What is a local mirror of a debian apt repository? any simple explanation. Is it the same as ubuntu repository? what is the best way to create one? and is it mandatory to keep the same folder hierarchy as the original repository? or there is a way to configure that change?
when not to mirror
Before even bothering to start mirroring a whole repository, you should be aware of this:
I hope you mean simple as in simple wording, rather than short/compact.
Let's zoom out a bit, first. Debian and Ubuntu are very common Operating Systems, specifically, Ubuntu is derived from a Debian base. One of the key features of Debian and therefore also Ubuntu, is the package management. Repositories are a set of packages published in a certain way that the package management can easily understand the package list and verify the integrity of all of it. Repositories are copied all over the world for more efficient use of bandwidth as well as to have a higher availability. This continuous copying (or synchronisation) is also called mirroring.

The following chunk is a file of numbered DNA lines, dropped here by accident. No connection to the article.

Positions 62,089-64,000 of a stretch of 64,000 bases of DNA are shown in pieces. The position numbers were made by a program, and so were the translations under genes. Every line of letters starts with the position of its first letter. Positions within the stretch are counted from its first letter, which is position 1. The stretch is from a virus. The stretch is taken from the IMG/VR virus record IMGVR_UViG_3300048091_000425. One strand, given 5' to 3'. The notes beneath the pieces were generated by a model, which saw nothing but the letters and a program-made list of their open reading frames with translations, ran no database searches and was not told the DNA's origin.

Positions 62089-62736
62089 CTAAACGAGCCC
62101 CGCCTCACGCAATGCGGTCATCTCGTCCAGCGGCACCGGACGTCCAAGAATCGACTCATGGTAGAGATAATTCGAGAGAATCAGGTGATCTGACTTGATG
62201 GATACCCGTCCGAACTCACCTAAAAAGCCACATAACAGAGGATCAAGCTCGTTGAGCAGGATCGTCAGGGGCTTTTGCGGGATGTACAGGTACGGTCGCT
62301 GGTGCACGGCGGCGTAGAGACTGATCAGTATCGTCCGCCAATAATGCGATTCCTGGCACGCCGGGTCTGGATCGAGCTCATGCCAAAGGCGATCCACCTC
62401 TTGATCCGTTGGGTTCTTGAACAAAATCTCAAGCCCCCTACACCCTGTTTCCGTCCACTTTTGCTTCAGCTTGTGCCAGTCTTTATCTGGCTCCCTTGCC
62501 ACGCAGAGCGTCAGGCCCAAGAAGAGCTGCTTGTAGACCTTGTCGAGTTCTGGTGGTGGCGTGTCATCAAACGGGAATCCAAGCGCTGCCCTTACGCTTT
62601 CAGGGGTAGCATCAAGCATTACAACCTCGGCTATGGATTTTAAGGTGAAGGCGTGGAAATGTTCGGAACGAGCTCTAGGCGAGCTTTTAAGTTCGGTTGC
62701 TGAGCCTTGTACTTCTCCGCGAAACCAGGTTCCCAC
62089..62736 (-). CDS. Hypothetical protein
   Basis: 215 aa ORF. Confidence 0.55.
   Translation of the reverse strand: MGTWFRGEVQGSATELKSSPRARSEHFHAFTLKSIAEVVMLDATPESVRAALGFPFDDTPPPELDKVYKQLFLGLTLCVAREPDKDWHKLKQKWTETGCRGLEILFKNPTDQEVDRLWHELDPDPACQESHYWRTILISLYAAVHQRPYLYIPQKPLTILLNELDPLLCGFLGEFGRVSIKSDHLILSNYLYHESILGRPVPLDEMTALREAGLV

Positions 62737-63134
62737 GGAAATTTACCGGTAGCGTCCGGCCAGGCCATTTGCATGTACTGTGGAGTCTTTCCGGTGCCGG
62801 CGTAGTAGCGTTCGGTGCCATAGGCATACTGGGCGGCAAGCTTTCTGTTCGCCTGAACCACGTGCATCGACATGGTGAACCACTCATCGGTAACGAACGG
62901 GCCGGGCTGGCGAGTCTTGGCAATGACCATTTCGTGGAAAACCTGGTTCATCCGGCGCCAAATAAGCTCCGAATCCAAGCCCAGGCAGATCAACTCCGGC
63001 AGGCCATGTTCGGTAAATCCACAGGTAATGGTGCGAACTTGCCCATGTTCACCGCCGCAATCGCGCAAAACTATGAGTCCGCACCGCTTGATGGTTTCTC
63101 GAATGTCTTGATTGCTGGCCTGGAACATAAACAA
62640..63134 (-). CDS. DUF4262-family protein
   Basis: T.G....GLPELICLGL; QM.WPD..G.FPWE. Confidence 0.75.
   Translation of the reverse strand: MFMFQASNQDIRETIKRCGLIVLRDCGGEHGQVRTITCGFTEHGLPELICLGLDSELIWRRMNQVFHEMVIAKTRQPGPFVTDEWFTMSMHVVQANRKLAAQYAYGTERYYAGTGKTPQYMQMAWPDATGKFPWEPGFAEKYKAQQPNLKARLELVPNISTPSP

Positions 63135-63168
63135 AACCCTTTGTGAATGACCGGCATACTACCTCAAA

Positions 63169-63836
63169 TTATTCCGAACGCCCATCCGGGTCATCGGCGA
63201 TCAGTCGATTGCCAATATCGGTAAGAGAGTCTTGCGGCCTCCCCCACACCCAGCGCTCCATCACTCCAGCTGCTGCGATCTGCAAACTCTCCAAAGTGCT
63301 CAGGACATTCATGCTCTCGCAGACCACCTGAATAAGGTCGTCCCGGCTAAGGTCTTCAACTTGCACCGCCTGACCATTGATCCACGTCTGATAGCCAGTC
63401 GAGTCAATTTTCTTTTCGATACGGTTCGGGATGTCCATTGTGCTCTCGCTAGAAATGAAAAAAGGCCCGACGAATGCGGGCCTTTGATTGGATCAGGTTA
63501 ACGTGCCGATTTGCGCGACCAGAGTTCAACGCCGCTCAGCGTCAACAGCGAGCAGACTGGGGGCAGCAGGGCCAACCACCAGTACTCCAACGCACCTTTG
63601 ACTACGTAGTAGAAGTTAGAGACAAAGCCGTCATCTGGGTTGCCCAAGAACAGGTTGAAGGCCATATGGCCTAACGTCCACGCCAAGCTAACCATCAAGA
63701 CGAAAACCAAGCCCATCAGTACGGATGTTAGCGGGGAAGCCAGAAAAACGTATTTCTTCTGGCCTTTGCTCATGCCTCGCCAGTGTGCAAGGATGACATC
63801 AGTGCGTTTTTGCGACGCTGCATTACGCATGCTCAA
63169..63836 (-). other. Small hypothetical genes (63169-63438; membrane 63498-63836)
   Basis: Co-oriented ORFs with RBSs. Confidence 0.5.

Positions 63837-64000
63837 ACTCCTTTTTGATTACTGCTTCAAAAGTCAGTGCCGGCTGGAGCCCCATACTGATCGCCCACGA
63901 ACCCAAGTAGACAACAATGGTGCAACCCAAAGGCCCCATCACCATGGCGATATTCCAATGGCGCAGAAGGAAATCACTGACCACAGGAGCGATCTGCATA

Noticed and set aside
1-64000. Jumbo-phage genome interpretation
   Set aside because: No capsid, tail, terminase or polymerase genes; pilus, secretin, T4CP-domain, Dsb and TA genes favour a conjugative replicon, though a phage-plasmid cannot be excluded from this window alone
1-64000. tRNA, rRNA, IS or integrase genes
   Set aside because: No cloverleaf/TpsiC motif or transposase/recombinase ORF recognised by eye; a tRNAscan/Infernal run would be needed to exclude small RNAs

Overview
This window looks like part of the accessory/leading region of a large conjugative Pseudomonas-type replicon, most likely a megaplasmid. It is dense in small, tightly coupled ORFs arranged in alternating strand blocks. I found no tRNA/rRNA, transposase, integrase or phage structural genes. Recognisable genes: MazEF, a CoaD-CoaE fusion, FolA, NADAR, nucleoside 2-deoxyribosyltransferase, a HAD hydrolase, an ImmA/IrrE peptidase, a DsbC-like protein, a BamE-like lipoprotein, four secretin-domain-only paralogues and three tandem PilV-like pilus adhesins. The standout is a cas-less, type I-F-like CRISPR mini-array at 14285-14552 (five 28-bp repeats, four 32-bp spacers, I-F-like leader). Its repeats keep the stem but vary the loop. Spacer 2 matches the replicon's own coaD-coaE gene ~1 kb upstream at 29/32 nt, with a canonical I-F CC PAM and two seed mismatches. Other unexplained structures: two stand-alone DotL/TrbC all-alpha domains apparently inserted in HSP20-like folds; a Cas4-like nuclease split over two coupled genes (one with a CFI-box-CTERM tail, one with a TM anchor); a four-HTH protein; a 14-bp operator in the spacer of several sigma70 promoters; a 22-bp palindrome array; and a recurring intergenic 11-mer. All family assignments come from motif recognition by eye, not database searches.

Now, zooming back in on your question. You can do this mirroring operation yourself as well. This will pull in tens of Gigabytes of data just for the main repositories, but once copied, you'll have them local, at LAN speed! This is useful for deploying a big amount of machines and you don't want to rely on the internet for some reason (bandwidth, availability, etc.). You can mirror from a local mirror near you or pick one that has a lower delay.
If one refers to a Debian APT repository, this is ambiguous for either a repository for...
The format of the repositories is the same, speaking in terms of simple ones. Debian has some differences for differential updating package lists for example, but it doesn't mean it's incompatible.
If you do a simple mirror, you can pick another sublevel, e.g.